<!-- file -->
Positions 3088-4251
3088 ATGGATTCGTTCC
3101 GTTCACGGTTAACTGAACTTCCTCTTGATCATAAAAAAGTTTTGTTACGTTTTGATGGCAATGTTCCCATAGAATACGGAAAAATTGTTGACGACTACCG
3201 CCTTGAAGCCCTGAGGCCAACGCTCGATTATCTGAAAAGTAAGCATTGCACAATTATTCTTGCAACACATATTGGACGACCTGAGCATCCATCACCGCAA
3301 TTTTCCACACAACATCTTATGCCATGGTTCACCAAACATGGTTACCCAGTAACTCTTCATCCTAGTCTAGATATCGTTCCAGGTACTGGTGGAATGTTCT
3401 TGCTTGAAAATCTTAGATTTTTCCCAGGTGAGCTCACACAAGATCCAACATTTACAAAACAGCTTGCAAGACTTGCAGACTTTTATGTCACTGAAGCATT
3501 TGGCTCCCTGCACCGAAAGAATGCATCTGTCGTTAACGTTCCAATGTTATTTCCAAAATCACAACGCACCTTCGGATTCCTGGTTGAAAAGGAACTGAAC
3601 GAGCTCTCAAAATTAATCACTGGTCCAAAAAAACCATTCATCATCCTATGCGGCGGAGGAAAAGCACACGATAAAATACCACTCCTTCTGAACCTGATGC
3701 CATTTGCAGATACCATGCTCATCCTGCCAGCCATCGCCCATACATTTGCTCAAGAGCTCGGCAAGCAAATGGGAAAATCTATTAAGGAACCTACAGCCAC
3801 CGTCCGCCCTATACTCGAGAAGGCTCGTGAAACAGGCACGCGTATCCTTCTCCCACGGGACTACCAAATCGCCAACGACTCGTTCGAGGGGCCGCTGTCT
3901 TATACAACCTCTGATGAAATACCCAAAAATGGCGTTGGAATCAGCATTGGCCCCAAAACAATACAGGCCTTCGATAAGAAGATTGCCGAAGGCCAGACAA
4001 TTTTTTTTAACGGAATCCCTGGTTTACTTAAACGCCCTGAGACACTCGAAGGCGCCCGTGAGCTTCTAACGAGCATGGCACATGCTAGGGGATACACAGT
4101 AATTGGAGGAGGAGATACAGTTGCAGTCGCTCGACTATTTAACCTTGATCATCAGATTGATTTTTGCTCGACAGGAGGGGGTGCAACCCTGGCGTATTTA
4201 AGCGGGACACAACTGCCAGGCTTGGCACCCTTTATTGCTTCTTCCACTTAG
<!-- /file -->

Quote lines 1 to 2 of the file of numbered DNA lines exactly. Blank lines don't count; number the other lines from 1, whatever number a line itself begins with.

Positions 3088-4251
3088 ATGGATTCGTTCC